Looks like you are using an old version of Internet Explorer - Please update your browser
Originally published in Creation 12, no 4 (September 1990): 20-21.
Back pain is a common malady in all civilized countries. It is one of the leading causes of doctor's office visits and time lost from work. Many people believe they have a ‘bad back,’ and feel hopeless about dealing with their recurring problem.
Why are patients and their physicians so often frustrated by back pain?
A common evolutionary belief is that erect posture is inherently stressful for the spine. The human lumbar spine has a forward curvature (lordosis), which is viewed as an imperfect adaptation in man’s supposed struggle to progress from four-footed stance to two-footed stance. With this evolutionary premise, a logical treatment for back pain would be to perform exercises which decrease or reverse the lordosis.
The work of Dr Paul Williams has been extremely influential in the American medical profession’s understanding of back pain. According to Dr Williams, ‘Man, in forcing his body to stand erect, severely deforms his spine.’
Dr Williams devised a series of exercises known as Williams Flexion Exercises, which have been widely used in back pain treatment, with a goal of decreasing or reversing the lordosis. The exercises include the pelvic tilt, partial sit-up, and drawing the knees to the chest. Patient education materials based on flexion exercises are widely disseminated from doctors’ offices, physical therapy clinics, and the general media. They frequently are illustrated with a caricature of a happy ape walking on all fours, contrasted with an unhappy cave-man trying to stand upright and holding his back in pain.
Despite widespread use of flexion (bending) exercise, back pain remains a severe problem. Patients entering a course of flexion exercises cannot be assured of the probability of a successful outcome. Physicians have no recognized way of predicting which patients will respond to conservative (non-surgical) treatment. Furthermore, there is a lack of controlled scientific study to support the use of flexion exercises over any other treatment, or no treatment.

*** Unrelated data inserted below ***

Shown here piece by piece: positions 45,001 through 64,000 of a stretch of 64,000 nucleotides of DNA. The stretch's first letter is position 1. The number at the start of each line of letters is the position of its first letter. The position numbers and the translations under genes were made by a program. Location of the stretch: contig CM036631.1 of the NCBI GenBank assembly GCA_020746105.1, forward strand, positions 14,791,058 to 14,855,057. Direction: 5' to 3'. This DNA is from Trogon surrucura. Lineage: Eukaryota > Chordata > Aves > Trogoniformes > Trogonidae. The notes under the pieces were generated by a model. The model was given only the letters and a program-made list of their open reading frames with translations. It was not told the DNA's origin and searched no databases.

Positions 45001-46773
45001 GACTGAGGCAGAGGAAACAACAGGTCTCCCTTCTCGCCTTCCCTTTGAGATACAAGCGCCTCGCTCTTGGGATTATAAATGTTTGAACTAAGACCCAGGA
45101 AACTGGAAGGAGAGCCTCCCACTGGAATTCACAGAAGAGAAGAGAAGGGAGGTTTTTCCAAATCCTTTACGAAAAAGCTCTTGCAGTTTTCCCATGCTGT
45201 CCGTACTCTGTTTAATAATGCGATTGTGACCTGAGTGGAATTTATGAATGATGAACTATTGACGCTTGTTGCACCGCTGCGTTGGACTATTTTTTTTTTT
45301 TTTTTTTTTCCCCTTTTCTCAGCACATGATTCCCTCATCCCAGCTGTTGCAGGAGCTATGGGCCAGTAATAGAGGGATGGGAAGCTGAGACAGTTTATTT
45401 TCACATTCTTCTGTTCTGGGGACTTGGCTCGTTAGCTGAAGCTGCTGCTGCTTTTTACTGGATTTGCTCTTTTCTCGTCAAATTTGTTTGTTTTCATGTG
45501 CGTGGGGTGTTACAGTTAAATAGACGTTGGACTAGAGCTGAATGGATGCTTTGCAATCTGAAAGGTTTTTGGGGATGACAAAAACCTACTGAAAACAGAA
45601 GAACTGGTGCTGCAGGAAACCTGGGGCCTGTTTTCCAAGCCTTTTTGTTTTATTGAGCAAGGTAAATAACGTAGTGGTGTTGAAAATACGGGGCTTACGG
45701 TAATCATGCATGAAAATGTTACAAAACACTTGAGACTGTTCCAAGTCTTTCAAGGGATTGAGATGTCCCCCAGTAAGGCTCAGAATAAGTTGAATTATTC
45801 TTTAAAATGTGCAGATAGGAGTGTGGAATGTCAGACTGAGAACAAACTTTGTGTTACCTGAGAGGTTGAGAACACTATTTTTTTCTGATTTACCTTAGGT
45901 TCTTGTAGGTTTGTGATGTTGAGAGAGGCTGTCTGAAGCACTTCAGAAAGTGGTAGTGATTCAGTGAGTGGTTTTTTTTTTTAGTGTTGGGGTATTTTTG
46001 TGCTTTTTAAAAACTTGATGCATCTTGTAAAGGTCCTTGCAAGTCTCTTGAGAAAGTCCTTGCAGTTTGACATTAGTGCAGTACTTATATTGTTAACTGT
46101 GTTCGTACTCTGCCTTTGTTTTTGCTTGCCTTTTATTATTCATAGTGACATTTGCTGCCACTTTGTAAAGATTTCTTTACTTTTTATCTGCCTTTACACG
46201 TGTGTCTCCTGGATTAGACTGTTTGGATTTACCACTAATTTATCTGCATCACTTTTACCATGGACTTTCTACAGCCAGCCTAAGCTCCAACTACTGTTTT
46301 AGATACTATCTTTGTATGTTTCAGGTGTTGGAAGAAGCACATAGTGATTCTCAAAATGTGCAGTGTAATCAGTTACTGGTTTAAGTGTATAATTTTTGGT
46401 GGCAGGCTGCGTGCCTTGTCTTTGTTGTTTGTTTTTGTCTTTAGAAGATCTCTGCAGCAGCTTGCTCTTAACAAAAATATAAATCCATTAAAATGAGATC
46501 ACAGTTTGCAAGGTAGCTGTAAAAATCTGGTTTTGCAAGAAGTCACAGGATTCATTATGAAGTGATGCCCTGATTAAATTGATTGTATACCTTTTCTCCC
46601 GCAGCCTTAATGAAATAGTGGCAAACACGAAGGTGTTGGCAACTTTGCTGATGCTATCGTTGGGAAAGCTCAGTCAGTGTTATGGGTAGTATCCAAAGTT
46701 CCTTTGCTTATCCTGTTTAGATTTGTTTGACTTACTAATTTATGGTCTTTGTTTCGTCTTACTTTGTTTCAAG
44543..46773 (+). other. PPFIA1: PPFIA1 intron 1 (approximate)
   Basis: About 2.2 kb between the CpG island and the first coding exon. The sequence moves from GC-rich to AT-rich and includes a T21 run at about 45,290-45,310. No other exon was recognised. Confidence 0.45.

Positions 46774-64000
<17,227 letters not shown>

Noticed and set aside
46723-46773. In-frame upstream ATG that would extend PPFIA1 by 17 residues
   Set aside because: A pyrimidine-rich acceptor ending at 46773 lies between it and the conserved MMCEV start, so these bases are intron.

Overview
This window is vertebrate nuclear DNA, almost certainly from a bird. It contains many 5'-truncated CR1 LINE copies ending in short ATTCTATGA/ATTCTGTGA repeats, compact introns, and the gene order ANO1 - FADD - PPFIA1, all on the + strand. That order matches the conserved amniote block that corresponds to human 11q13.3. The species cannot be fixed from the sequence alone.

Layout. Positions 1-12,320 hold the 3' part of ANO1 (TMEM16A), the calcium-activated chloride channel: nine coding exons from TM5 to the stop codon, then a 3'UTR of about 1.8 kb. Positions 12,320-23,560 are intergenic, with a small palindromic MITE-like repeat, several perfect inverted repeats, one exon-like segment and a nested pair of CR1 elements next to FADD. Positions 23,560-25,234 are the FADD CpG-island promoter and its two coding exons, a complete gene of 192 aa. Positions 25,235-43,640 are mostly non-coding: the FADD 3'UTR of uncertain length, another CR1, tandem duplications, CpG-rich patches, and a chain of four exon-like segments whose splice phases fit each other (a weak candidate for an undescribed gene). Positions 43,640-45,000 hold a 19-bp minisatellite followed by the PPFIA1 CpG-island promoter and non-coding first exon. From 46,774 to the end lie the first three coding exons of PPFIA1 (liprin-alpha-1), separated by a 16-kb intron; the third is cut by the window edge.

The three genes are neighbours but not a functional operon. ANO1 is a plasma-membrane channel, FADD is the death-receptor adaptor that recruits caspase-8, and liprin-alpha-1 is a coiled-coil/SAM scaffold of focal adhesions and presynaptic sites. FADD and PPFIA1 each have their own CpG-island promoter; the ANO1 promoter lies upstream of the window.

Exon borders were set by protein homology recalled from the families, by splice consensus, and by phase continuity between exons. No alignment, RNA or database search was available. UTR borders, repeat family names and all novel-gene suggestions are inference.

About 25 years ago, a physical therapist in Wellington, New Zealand, made an accidental discovery. The therapist, Mr Robin McKenzie, found that postures or exercises which restored full lordosis would, in many cases, decrease or abolish pain, shortly after a temporary period of increased pain. Teaching patients to maintain the lordosis in daily activities continued to control pain. He developed a system of evaluating and classifying patients to identify which patients would benefit from restoration of lordosis by performing extension exercises.
Very gradually, the use of extension exercise has found some acceptance in the American medical community through the efforts of McKenzie and the therapists whom he has trained. In 1986, a controlled scientific study was performed in Dallas, Texas. This study clearly supported the extension exercise when compared to (1) lumbar flexion with a traction apparatus, and (2) ‘back school’ (general strengthening, flexibility, and body mechanics).
Mr McKenzie is no creationist, but his work supports the creationist view that the lumbar lordosis is not a deformity with inherent strain from past evolutionary development. The lumbar spine is, instead, a most efficient means of supporting weight and providing for movement in erect, bipedal posture.
If extension is healthful for the lumbar spine, what about flexion? If you are now sitting, your lumbar spine is probably flexed. Bending, stooping, lying curled up, and slouched standing also produce lumbar flexion. McKenzie’s view is that these flexion activities, when prolonged and unbalanced by extension, are responsible for most of the common recurrent back pain in modern cultures.
We live, work, and have recreation in a fallen world. The postures that our spine assume, in weariness, discouragement, and sloth, are not the postures that Adam and Eve enjoyed when they first walked the Earth and tended the uncorrupted garden.